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Take five: Media theorist Eric McLuhan carries on his father Marshall's message

This article first appeared in the St. Louis Beacon, June 19, 2009 - Eric McLuhan writes, lectures and teaches about media ecology, something that media consumers unknowingly practice. McLuhan is the son of the late media theorist Marshall McLuhan, who coined the phrase "the medium is the massage," also the title of his most famous book.

Eric McLuhan, who co-authored "The Laws of Media" with his father, is also the author of "Electric Language: Understanding the Message" among other works. On Thursday, McLuhan spoke at the 10th annual convention of the Media Ecology Association at St. Louis University. In an interview with the Beacon, McLuhan elaborated on his theories of media ecology.

What is media ecology, and where did the idea come from?

Ecology relates to the natural environment and trying to keep things in balance. Media ecology does the same thing -- only in media -- to try to balance the effects of new media and old media. Media can kill a culture just as much as an effluent from a factory can. Media ecology is a kind of cultural anthropology.

My father and I were teaching at Fordham University in New York for a year, and we came up with the idea. Ordinary ecology was brand new and very hot. So why not apply it to media? The same principles were involved in protecting yourself. I don't know anybody who -- before they release something (whether a computer, phone or MP3 player) into the population -- looks at the effects it's going to have. Media ecology would look at what's this going to do. The same medium won't have the same effect on two different cultures. The idea of ecology takes some account of the changes these people are going to go through. The medium changes you.

How does media ecology play into people's everyday lives?

If you know, for example, that computers are going to destroy literacy -- which they have -- then you might sit back a little and say, "Is that what you want to do?" Mostly, people don't want to read or write. There are much easier ways. They can pick up the phone. Word processing doesn't develop a reading public, but writing on paper did. Word processing is a very weak medium. (Electronic) word character recognition is getting pretty good. In fact Kindle has a program where it will read the book to you. So, you don't have to exert yourself much.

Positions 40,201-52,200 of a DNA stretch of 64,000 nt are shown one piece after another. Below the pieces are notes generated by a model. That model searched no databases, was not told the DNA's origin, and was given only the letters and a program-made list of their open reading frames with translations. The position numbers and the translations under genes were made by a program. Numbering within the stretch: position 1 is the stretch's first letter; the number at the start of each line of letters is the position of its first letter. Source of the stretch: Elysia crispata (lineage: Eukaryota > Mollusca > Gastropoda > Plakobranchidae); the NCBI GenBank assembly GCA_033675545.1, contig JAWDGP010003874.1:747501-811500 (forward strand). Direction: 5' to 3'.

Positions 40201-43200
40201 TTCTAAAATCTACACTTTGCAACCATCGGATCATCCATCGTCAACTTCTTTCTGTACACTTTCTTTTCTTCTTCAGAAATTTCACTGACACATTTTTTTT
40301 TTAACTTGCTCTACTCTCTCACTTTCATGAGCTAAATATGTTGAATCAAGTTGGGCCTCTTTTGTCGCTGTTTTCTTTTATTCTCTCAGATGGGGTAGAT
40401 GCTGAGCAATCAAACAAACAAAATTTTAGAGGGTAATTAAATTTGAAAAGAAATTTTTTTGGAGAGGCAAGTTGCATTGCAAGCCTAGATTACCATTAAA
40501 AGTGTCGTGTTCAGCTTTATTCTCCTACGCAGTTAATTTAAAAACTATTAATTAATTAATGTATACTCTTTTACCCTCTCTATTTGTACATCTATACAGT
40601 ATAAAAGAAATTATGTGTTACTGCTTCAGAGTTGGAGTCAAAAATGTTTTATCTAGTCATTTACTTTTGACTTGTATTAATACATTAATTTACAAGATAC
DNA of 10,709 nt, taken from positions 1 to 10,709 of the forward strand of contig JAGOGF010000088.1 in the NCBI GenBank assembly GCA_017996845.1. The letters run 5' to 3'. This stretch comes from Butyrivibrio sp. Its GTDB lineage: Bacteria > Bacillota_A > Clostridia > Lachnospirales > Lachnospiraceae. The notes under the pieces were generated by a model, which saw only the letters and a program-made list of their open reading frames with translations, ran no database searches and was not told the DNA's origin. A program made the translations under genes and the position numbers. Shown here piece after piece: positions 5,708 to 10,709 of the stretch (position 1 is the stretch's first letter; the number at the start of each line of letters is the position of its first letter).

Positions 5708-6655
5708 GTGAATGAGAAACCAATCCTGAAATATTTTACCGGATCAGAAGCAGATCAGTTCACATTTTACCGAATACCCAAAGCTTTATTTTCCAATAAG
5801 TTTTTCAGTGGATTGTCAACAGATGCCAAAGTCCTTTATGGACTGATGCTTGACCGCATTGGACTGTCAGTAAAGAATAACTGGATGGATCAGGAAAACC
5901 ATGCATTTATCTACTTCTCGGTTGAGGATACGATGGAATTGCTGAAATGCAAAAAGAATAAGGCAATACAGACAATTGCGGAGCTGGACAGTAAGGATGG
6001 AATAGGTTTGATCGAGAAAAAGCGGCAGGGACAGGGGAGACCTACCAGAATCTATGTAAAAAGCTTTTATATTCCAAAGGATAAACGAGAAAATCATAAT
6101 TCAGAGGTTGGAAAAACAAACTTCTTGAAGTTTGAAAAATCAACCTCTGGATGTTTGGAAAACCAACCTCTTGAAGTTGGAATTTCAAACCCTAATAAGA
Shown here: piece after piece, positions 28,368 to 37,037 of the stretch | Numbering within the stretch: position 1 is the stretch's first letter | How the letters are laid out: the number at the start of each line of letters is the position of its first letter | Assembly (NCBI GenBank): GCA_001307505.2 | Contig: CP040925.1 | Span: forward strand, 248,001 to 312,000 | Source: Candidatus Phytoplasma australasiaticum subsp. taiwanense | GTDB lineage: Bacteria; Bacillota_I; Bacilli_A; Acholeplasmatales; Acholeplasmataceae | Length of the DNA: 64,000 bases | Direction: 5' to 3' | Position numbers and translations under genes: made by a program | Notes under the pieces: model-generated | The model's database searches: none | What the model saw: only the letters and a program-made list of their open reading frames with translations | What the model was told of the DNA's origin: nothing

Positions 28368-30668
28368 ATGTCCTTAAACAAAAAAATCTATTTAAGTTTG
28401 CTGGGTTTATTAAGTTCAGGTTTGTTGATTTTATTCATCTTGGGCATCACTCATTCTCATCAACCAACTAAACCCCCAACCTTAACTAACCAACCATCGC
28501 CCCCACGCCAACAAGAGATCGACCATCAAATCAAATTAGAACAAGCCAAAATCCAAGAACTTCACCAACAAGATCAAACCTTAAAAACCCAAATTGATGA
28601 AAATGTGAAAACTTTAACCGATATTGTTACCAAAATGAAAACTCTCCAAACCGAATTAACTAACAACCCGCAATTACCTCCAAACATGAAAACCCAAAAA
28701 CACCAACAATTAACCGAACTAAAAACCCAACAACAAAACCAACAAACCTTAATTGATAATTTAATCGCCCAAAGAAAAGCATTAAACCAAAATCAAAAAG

What is a media ecologist's take on the internet?

Every new medium means a new culture. You can't say it's good or bad unless you're a diehard fixed on preserving one (medium). But from an ecologist's standpoint, if you introduce a medium, that means a new culture. TV for example took the family circle and broke it in half into a family semicircle. Now, everybody has a TV in their pocket or on their wrist.

How did your father influence you?

Well, hell, man, he's my father. I planned on being an engineer or a pilot. I wound up in English literature and working in the area of media and culture. My father made quite a name for himself as a student of media. I'd recommend "The Medium is the Massage" and "Understanding Media." I'd expect people see him in me, but I don't know.

What do you think of reality TV?

Reality TV means you are the show. They don't show you the whole apparatus. You don't see any crew members, cameramen, microphone operators. It takes about three or four hours of reading to counterbalance one hour of TV. Literacy is now counterculture. The whole thing with TV is the way it's going to morph the internet. News used to be facts. Now it's "how do you feel?" and getting responses from the audience. The whole dynamic flipped around and nobody noticed.

Christian Losciale, an intern with the Beacon, is a student at the University of Missouri Columbia.